I am new on the site; actually the reason I registered is because IBM moved the Worklight forums to Stack Overflow.

After having asked 3 worklight-related questions, I realize that I do not expect an answer anymore when I ask something on SO. I just like the site because it helps me think about how to express my problem, and then I get ideas on how to fix it.

However, I was tempted to contribute to the site because I had been a long time unregistered user; at this point, I feel like the only way for me to contribute in a useful way is with comments, since I am not good enough to contribute a whole answer to questions usually but sometimes think I could add something valuable as a comment.
Moreover, I do not have time to camp the low quality questions and hope the asker will accept my answer before he gets down-voted.

So currently, the only way for me to earn enough reputation to comment is writing my issue on SO and solving it by myself, and hoping some random people will up-vote either the question or the answer.

Is this the behaviour one would advice a new user to follow? Does not the problem come from the fact I ask questions in a not very popular tag () which does not get visibility because of the html/js tags flood? Or are my questions not good enough to get enough upvotes to not disappear after 15mins?

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You can edit too. –  bjb568 Jun 6 at 5:12
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@bjb568 Good point; edits always seemed somewhat intrusive to me, but the 'new user tour page' seems to say they should be preferred to comments when not asking for new information. –  IazertyuiopI Jun 6 at 5:18
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@bjb568: Yeah, editing seems todays rep farming golden hammer for people who wont/cant ask/answer, as we can see in the edit review queue with its tons of minor edits that get robo approved. –  PlasmaHH Jun 6 at 13:22
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What is your motivation in gaining rep? What do you want to have more rep for? –  PlasmaHH Jun 6 at 13:23
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@PlasmaHH: Why would you not want more of dem sweet sweet repz????!??! –  Lightness Races in Orbit Jun 6 at 13:28
    
@LightnessRacesinOrbit: sssshhh, don't tell, I just want to prevent others from getting them so I can get them. –  PlasmaHH Jun 6 at 13:29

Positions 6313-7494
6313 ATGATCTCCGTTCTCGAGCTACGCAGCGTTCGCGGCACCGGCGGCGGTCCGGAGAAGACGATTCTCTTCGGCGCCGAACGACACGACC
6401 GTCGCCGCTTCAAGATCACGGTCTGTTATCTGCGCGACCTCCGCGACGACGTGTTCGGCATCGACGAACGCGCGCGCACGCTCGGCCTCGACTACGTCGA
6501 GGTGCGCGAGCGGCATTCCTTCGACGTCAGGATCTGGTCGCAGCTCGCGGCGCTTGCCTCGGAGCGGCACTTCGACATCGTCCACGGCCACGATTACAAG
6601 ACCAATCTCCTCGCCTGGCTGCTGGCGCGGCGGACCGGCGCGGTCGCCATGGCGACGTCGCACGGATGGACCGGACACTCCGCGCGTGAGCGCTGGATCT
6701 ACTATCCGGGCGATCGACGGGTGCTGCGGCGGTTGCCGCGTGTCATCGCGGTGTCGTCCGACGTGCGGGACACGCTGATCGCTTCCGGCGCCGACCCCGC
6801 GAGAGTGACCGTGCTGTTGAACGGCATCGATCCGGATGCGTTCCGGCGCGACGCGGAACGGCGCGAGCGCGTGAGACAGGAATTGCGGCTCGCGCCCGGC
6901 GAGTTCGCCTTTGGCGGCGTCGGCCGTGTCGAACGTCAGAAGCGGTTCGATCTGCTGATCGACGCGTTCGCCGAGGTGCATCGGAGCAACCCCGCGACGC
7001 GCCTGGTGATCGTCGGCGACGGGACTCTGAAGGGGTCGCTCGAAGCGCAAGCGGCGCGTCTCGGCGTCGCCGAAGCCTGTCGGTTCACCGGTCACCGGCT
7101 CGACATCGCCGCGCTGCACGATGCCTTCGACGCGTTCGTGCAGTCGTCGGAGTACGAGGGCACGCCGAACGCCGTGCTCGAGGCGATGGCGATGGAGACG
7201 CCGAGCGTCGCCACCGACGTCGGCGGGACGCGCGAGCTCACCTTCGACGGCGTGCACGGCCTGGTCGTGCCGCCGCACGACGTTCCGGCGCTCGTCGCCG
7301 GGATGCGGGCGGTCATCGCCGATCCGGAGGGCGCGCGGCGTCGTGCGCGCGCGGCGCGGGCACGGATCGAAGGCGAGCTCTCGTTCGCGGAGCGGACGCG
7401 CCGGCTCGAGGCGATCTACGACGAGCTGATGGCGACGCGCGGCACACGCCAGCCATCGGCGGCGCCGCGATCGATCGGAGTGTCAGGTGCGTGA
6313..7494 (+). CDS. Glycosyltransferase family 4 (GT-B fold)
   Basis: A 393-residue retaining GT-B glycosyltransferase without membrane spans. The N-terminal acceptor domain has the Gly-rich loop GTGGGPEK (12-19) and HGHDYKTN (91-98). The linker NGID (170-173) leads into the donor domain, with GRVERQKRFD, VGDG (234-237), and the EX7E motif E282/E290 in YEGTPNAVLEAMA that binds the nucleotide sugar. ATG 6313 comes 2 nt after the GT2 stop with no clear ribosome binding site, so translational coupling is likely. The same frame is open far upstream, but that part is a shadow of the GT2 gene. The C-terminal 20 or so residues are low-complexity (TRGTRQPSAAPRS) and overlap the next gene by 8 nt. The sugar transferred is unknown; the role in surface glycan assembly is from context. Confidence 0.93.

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@PlasmaHH, they wrote "I was tempted to contribute to the site because I had been a long time unregistered user"; that seems pretty clear as to why they would want rep, i.e. to contribute [which requires rep]. –  Kenny Evitt Jun 6 at 13:32
    
@KennyEvitt: It isn't clear to me what level of contribution is desired. 62 rep is enough to comment, you can also ask and answer. What more is needed here? downvotes? not that far away. free editing? quite some rep left. –  PlasmaHH Jun 6 at 13:35
    
@PlasmaHH, fair enough; I have a (very) mild desire for some more rep so I can access the next set of review queues. But I also love every Magic Unicorn point I've ever earned! –  Kenny Evitt Jun 6 at 13:40
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see How does a lurker gain reputation? at MSE –  gnat Jun 6 at 13:41
    
You're lucky in some ways that you're interested, and I'm guessing knowledgeable, in a low-traffic-on-the-site topic; you've got less competition for Magic Unicorn points! –  Kenny Evitt Jun 6 at 13:42
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Well, had 30 rep at the time of writing and did not expect to be over 50 anytime soon. My main motivation was being able to comment –  IazertyuiopI Jun 6 at 13:54
    
You can get rep by asking good questions. You get 5 points for each up-vote to a question. In the old days, you could also get rep from asking terrible RTFM questions, but that is less the case these days. –  juanchopanza Jun 7 at 7:30

1 Answer 1

up vote 20 down vote accepted

Contributing comments is fine; possibly great, depending on the quality of your comments.

I'm not sure what you mean by "camp the low quality questions", but please don't encourage low quality questions by trying to answer them "and hope the asker will accept my answer before he gets down-voted.". But feel free to edit – nay, pretty please do edit – low-quality questions to improve them.

Asking a question and answering it yourself is perfectly fine – as long as the question is good! So don't just use SO "as a whiteboard" but, instead, distill your 'whiteboard issues' into the Ultimate Pure Essence of What Was Really Going-on Behind the Veil of Your Particular Issue. In doing so you probably won't be upvoted by "some random people" – you'll be upvoted by people that find your question or your answer (or both) to be useful and worthy of inclusion and promotion on this wonderful site.

Also, see this Meta-SO question that covers a lot of what you seem to be (really) asking:

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This covers most of what I wanted to have more precise guidelines on, thank you ! –  IazertyuiopI Jun 6 at 14:01
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"The Ultimate Pure Essence of What Was Really Going-on Behind the Veil of Your Particular Issue" Ahh, the holy grail, the ever-distant horizon. –  Trevor Alexander Jun 26 at 3:03

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